The State Highway Law of June 1, 1945, P.L. 1242, § 210, as amended, 36 P.S. § 670-210, provides in part: 'The secretary is hereby empowered to change, alter, or establish the width, lines, location, or grades of any State highway or any intersecting road in any township, borough, or incorporated town, in such manner as, in his discretion, may seem best, in order to correct danger or inconvenience to the traveling public, or lessen the cost to the Commonwealth in the construction, reconstruction, or maintenance thereof. After the relocation has been opened to traffic, the secretary by

[ 173 Pa. Super. Page 79]

    notice to the local authorities, shall abandon as a State highway route or vacate the section of highway between the termini of the relocation. * * * Thereafter the part so vacated shall be closed to public use and travel, and shall no longer be a public road.' Quite properly, as will appear, the secretary took no action under this provision. He did not formally abandon or vacate the superseded highway or notify the local authorities of an abandonment or vacation, and the road remains open and is used for public travel.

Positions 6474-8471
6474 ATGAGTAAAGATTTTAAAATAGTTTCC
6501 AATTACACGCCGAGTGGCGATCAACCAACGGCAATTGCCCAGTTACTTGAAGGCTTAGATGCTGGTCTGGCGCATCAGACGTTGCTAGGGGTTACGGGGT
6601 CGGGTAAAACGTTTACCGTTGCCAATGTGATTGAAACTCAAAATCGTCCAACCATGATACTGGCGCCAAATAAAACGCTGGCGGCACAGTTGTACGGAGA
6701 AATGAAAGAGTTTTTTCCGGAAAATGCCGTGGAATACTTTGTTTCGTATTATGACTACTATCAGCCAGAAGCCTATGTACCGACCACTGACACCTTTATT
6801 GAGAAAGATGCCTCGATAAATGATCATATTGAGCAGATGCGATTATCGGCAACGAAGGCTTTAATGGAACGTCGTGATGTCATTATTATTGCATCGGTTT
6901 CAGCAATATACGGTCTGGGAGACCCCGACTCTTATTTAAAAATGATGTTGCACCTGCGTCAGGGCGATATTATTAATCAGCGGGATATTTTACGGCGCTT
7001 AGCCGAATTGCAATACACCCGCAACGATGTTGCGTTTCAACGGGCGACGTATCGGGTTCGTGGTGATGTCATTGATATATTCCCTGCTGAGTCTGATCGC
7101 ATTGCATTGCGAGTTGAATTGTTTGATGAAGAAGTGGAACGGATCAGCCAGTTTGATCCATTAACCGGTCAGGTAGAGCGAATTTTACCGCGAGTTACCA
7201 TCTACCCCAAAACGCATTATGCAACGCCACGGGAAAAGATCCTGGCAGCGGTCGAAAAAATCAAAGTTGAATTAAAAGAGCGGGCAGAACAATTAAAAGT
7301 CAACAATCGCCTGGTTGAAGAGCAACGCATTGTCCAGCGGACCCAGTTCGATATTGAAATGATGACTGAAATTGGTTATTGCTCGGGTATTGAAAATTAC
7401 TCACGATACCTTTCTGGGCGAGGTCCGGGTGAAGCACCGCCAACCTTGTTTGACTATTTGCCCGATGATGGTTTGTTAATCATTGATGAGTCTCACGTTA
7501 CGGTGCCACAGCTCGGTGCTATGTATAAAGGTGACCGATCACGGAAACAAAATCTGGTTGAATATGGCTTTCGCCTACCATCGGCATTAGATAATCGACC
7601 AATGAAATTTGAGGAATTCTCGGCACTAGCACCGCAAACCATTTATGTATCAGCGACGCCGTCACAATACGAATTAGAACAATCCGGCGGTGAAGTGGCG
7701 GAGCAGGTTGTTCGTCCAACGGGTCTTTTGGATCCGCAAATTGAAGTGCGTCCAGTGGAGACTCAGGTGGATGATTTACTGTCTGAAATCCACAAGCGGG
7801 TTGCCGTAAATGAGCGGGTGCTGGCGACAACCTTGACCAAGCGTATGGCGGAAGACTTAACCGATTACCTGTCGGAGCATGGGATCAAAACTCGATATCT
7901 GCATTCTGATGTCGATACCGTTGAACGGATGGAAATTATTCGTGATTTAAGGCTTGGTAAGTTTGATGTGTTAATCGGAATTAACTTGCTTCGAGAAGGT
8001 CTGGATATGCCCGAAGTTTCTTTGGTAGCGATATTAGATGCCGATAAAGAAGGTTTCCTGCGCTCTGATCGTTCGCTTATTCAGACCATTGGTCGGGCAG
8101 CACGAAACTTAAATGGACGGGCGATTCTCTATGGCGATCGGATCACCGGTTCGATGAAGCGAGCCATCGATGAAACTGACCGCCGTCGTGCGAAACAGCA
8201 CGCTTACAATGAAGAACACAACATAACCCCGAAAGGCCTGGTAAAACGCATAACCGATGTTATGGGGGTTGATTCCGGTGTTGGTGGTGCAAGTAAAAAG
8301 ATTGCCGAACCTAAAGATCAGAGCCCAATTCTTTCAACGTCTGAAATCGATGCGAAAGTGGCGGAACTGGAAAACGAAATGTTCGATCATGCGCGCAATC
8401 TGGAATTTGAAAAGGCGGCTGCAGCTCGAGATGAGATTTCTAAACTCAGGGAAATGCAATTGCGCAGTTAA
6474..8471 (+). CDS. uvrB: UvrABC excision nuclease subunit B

There is a statement in the record that the Pennsylvania Public Utility Commission entered an order 'which authorizes and contemplates a vacation', and the viewers found: 'That on or about July 26, 1949, said State Highway Route No. 464, Section 1, was relocated by the Department of Highways of the Commonwealth of Pennsylvania, in the Borough of Shenandoah, following a hearing before the Pennsylvania Public Utility Commission, re A. 71608.' The report and order of the Commission were not introduced in evidence. Its jurisdiction may have been invoked because of railroad crossings over or under the superseded highway. Howbeit, appellant's counsel, referring to the Commission's order, frankly stated to the viewers: 'But no formal action looking to a vacation was actually taken until the petition was presented in this proceeding.' We assume, therefore, that the case is not complicated by prior action of the Commission.

Appellant invoked the jurisdiction of the Court below under the State Highway Law, supra, § 215, 36 P.S. § 670-215, which provides: 'The courts of quarter sessions shall have power to inquire of and vacate any part or parts of any former State road or turnpike road which has been adopted as a State highway, where such part, or parts thereof, due to the change or relocation of the State highway, no longer form a part